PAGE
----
pollination. More than 3,500 species of native bees help increase crop yields. Some scientists

estimate that one out of every three bites of food we eat exists because of insect pollinators.

The volume of agricultural production dependent on animal pollination has increased by 300 per

cent during the past 50 years, but pollinator-dependent crops show lower growth and stability in

yield than crops that do not depend on pollinators. This is because a growing number of

pollinator species worldwide are being driven towards extinction by diverse pressure many of

them are human made, threatening millions of livelihoods and billions of dollar worth of food

supplies. Pollinators are also threatened by the decline of practices based on indigenous and local

knowledge. These practices include traditional farming systems; maintenance of diverse

landscapes and gardens; kinship relationships that protect specific pollinators and cultures that

are connected to pollinators.

The main threats facing pollinators are habitat loss, degradation and fragmentation. As native

vegetation is replaced by roadways, manicured lawns, crops and non-native gardens, pollinators

lose the food and nesting sites that are necessary for their survival. Migratory pollinators face

special challenges. If the distance between the suitable habitat patches along their migration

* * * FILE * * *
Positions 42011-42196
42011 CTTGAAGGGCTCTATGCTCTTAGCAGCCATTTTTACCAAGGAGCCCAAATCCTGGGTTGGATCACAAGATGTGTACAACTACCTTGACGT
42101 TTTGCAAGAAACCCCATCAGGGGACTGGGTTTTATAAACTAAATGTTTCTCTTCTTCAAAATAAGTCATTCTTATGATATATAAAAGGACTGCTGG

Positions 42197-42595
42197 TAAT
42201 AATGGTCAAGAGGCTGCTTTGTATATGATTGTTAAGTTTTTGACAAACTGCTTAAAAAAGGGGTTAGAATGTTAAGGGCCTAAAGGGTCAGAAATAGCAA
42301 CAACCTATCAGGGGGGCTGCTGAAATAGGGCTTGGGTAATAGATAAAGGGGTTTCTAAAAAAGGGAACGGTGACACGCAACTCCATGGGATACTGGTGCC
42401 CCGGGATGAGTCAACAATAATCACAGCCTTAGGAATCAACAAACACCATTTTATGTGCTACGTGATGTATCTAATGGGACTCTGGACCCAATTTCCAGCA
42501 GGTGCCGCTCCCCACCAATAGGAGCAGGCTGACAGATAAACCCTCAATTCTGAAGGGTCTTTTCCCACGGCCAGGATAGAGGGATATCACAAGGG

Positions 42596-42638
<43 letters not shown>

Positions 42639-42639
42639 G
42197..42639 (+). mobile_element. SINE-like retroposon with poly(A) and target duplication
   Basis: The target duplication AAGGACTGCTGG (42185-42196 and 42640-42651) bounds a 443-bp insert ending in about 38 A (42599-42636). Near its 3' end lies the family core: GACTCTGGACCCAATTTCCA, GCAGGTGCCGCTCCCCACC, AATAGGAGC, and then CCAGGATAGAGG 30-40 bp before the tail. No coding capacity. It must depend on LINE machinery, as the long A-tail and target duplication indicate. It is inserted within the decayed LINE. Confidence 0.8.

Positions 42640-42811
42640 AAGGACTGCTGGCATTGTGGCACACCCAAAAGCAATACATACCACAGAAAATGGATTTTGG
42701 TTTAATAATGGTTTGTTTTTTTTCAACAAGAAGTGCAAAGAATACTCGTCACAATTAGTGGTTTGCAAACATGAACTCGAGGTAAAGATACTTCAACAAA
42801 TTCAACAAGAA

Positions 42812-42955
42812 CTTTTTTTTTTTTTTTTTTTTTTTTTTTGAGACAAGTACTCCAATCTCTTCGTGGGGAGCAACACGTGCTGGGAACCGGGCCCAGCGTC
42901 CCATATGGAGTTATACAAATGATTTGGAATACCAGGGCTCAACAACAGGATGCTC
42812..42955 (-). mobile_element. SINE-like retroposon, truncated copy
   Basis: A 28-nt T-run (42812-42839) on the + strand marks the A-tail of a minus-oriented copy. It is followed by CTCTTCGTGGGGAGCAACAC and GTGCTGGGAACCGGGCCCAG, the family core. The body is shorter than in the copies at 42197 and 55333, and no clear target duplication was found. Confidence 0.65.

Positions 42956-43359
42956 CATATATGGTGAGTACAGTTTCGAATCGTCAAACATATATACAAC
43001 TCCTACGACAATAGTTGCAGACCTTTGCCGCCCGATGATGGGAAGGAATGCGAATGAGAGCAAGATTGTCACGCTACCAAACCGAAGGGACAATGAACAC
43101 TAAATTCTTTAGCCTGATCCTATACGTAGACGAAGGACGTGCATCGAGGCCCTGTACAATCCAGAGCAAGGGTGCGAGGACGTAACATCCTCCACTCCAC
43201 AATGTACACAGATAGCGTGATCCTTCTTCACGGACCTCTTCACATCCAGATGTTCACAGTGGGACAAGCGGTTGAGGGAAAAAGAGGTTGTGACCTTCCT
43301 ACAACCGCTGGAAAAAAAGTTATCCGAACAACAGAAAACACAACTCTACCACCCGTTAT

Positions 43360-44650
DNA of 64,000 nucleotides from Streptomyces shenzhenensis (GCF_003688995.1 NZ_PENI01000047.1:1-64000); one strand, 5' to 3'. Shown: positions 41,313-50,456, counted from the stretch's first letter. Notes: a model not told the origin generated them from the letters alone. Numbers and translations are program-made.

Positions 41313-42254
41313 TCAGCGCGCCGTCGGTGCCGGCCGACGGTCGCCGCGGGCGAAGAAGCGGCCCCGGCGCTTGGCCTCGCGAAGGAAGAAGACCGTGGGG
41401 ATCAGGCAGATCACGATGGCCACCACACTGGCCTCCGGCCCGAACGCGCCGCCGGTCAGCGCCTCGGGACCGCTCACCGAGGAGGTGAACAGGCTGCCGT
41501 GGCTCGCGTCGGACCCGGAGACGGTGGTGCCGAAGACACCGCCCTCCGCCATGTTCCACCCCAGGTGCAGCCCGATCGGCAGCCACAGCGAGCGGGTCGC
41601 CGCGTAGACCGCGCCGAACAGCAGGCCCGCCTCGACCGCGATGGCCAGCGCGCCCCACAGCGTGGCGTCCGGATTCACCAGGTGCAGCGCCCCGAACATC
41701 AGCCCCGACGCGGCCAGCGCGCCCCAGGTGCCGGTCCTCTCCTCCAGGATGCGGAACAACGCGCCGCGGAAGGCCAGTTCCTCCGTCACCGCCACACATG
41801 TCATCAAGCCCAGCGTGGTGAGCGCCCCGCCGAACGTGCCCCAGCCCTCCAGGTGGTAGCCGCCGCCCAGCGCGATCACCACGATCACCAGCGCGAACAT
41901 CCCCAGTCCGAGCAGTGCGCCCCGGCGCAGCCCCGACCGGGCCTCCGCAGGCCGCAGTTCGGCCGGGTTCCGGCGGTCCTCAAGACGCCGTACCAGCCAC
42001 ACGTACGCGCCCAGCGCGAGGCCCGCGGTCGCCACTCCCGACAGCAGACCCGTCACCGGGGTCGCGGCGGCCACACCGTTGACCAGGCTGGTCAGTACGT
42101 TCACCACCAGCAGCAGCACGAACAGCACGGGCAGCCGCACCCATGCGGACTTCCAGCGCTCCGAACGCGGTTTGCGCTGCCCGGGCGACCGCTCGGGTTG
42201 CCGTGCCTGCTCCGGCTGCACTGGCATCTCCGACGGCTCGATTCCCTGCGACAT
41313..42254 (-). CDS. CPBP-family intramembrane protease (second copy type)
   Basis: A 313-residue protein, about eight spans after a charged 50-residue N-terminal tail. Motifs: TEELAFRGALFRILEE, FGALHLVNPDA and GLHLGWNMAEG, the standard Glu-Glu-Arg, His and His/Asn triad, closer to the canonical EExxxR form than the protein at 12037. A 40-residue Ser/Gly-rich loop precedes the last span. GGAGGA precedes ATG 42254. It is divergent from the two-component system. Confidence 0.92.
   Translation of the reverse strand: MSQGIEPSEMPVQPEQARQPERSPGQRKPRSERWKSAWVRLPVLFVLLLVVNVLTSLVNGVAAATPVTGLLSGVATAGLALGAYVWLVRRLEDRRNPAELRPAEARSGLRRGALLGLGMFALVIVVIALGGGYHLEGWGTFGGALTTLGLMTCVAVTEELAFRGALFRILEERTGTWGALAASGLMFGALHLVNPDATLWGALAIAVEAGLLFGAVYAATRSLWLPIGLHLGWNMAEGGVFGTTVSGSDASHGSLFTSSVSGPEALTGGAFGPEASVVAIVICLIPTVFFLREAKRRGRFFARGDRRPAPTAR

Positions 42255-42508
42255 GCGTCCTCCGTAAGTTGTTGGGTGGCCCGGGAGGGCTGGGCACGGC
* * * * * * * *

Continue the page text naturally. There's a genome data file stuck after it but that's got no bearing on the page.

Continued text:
route is too great, smaller, weaker individuals may die during their journey.

The improper use of pesticides can negatively impact pollinators and their habitats. Pesticides

include products, such as weed killers and insecticides, which are designed to prevent, destroy,

repel or reduce pests such as insects, mice and other animals, weeds, fungi, bacteria and viruses.

Pesticides are used in nearly every home, business, farm, school, hospital and parks and are

found almost everywhere in our environment. By their very nature, most pesticides pose some

risk of harm to humans, animals, beneficial insects and the environment because they are

designed to kill or adversely affect living organisms. However, at the same time, pesticides are

useful to society because they are used to control or kill potential disease-causing organisms and

insects, weeds and other pests.

Therefore, it is important to use these products only when necessary (rather than on a regular

schedule), use the minimum amount required to be effective, and to target application so that

only the intended pest is affected. Genetically modified crops are usually either tolerant to

herbicides or resistant to pest insects. The former reduces the availability of weeds, which supply

food for pollinators. The latter often results in lower use of insecticides and may reduce pressure

on beneficial insects including pollinators. However, the sub-lethal and indirect effects of GM

crops on pollinators are poorly understood and not usually accounted for in risk assessments.

Given that habitat loss and agricultural intensification are known to decrease pollinator richness

and abundance, there is a need to assess the consequences for different components of crop



Published in: Volume 07 Issue 30